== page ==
It’s the end of summer and my office is filled with teens. The baby who wouldn’t feed is now sitting in front of me as a teenager, skeptically listening to my advice — soon double-checking my recommendations on his phone.
As a mother and pediatrician, negotiating the world of transitioning kids to independence can be challenging, especially when they are of age to know about drugs and alcohol. Our kids don’t live in a bubble. They drive past the same marijuana clinics that we do. They may have traveled to one of the 30 states where there is legal medical cannabis, or any of the nine states where marijuana is legal for adult use. They drive past liquor stores and know that alcohol is legal in all 50 states. They know about Juuls, e-cigarettes, and other things that are ubiquitous in schools.
Premium content for only $0.99
For the most comprehensive local coverage, subscribe today.
As pediatricians, we do the HEADSS assessment which is an acronym for topics of discussion — home, education, activities, drugs, suicidality, and sex. We speak with teen patients confidentially so they can feel safe in their answers. We are not there to judge but, rather, to give them the best evidence-based advice we have to keep them healthy and safe. Yet, how do we approach these topics as parents with our children?
Research has shown that “authoritative parenting” — where parents have rules and guidelines but also express love and affection — is related to the decreased risk of substance use. These parents recognize the need for some flexibility and encourage more responsibility and freedom with age. That reads well on paper but is a scary concept for many parents who are afraid that “a little give” will lead to children running amok and that affection will make them less effective when there is a need for discipline. Ongoing communication is key — even if it only happens when you have them trapped in the car.
What we know about teens and marijuana from early studies in Colorado is that use from ages 12 to 17 has not increased. However, the perception of harm from marijuana use has decreased which could be important over time. Even in legal states, cannabis is illegal under the age of 21 (like alcohol) and teens are not even allowed inside of dispensaries. Adolescents who use cannabis might be arrested, which could affect schooling, college acceptance, and future jobs. Any driving under the influence of cannabis is treated as seriously as driving under the influence of alcohol. Both will be prosecuted. Teens need to know this.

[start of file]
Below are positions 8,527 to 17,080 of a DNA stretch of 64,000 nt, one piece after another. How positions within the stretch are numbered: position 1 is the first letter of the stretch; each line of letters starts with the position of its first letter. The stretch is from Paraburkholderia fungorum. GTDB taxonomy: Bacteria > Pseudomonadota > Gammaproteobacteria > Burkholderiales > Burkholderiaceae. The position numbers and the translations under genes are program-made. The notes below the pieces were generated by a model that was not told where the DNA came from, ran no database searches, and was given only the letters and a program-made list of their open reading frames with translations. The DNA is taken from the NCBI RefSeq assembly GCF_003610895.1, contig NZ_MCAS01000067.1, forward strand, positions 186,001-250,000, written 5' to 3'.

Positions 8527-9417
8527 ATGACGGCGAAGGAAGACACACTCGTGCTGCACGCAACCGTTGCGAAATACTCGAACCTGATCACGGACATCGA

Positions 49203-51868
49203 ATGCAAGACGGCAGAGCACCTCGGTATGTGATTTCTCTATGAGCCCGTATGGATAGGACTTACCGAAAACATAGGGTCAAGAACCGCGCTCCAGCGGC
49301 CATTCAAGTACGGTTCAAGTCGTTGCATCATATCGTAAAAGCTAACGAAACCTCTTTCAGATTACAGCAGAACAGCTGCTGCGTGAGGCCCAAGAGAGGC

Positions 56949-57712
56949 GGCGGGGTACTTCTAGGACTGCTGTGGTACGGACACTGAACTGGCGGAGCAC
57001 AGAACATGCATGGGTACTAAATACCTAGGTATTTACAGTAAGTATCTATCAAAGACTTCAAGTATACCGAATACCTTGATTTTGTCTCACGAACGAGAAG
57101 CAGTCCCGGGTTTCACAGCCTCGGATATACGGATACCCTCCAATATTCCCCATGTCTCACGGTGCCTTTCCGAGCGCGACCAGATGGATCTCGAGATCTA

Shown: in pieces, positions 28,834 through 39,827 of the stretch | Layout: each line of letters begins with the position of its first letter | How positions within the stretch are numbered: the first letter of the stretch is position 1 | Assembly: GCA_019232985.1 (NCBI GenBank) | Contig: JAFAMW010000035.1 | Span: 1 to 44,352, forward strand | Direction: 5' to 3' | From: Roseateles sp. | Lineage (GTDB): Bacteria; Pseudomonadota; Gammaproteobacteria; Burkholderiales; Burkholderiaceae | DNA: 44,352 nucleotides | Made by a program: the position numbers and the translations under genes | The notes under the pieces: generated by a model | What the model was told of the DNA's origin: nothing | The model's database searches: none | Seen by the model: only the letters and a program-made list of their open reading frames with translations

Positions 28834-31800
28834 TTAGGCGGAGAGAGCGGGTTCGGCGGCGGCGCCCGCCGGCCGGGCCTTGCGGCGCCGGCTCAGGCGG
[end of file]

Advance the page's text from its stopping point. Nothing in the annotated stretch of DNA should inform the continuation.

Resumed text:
Like the rest of a teen’s body, the adolescent brain is still developing. Some studies show that cannabis can cause abnormal brain development in teenagers, primarily in those who start young and are heavy users. There is a risk of mental-health disorders, particularly in teens where there is a genetic risk of psychosis and/or schizophrenia.
The only studies of medical cannabis on children have been those with severe seizure disorders. For adults, the National Academy of Science found in 2017 that there is evidence to support some relief for patients with chronic pain and multiple sclerosis, and for the nausea and vomiting associated with chemotherapy. None of this has been studied in children.
In an open conversation, a teen may ask about a parent’s use. The Academy of Pediatrics recommends brief and honest answers. Only answer what is asked — no need to divulge details about that time you followed the Grateful Dead on tour. Parents are their children’s most important role models. Try to limit any drug or alcohol use in front of children. If you are currently using, keep all marijuana products away from children. Multiple studies have shown that more parental drinking of alcohol leads to more and earlier drinking in their teenagers, the same is assumed for cannabis.
As I watch my now-college sophomores head out the door on a Saturday night, I hope I have armed them with the tools they need to make good choices. Will they make mistakes? Of course, and as parents we should be prepared for that. But you can also take comfort in knowing that you have provided them with the right information and guidance so that if they fall, it won’t be too hard for them to get back up.